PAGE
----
I think the OP should listen to ronjeremy.
While everyone--including the OP--seems to be focusing on the prestige factor, the OP states that he or she wants to enter academia one day.
A federal district court is a trial court. You are going to see a lot of pretrial practice--disco, joinders, class action certification, etc. You will generally assist a judge or a group of judges writing orders and researching the law. You may see some very interesting trials.
The Supreme Court of California is an appellate court, the highest court in California and--whether you agree with its decisions or not--one of the most influential state supreme courts in our country. Just look at any casebook. Many opinions come from that court. I don't think anyone would say that a clerkship there is not prestigious.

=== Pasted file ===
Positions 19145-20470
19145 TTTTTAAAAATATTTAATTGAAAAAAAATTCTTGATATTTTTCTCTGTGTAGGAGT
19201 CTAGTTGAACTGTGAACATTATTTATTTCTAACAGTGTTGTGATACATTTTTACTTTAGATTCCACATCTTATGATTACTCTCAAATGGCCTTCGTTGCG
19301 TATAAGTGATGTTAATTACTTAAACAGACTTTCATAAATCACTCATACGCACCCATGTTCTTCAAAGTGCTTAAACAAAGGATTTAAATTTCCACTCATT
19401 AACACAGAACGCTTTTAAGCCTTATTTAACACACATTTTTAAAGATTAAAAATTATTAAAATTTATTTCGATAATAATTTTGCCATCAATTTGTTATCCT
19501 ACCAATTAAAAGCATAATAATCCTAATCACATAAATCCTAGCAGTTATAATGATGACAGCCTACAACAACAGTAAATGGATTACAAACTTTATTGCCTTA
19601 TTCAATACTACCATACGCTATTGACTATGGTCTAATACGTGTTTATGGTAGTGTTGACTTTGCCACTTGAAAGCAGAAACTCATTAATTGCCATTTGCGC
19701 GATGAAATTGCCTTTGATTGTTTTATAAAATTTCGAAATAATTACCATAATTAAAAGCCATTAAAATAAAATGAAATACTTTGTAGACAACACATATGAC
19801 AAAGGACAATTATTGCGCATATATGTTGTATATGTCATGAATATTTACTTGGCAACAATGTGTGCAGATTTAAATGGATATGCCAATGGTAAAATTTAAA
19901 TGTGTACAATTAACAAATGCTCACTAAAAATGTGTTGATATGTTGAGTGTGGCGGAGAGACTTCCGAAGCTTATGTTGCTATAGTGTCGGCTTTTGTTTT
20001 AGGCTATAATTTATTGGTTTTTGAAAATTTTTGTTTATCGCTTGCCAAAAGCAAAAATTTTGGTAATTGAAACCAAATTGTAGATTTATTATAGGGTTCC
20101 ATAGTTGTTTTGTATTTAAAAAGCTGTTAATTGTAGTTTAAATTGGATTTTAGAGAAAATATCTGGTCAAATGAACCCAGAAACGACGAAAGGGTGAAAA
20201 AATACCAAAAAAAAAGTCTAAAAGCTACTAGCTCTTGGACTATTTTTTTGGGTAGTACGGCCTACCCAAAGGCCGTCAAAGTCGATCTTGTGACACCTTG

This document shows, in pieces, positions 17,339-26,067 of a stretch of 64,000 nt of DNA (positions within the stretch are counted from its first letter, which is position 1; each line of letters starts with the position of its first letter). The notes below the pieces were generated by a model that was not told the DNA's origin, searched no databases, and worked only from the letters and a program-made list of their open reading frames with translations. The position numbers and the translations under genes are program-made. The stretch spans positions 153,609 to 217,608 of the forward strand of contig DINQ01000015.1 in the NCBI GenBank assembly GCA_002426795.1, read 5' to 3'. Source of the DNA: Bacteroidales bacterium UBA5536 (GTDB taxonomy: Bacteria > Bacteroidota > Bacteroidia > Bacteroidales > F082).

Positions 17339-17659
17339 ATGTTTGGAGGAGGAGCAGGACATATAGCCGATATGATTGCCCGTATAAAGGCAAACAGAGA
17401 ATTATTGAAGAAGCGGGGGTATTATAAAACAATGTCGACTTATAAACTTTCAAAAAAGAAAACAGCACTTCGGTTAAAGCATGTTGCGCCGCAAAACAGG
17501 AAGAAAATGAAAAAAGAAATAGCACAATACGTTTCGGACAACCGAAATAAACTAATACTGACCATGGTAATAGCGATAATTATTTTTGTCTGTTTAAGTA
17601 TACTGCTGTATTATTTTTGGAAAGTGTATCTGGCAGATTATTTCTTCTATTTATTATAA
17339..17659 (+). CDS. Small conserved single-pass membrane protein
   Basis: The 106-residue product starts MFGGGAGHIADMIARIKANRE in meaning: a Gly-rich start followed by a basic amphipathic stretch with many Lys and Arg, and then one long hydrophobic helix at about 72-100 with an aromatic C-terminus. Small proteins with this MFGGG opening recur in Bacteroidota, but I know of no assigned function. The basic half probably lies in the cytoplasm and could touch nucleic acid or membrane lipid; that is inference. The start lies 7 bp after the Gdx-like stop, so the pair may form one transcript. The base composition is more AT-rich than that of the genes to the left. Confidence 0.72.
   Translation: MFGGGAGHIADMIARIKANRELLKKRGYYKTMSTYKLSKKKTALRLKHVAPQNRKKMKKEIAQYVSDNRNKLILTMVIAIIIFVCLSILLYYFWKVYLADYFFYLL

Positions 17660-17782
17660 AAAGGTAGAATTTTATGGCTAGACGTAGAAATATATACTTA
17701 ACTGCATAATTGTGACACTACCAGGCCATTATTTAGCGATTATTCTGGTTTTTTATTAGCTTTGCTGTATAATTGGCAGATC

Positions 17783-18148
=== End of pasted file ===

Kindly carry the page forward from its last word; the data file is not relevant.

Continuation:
Further, at an appellate court you will witness some of the brightest judges and attorneys arguing why law should change or stay the same. You may see issues of first impression. Regardless, you are going to see big-time policy issues being debated.
To me, if the OP wants to enter academia, the Supreme Court of California is the way to go. I think the trial/appellate distinction is of greater relevance than the state/federal distinction.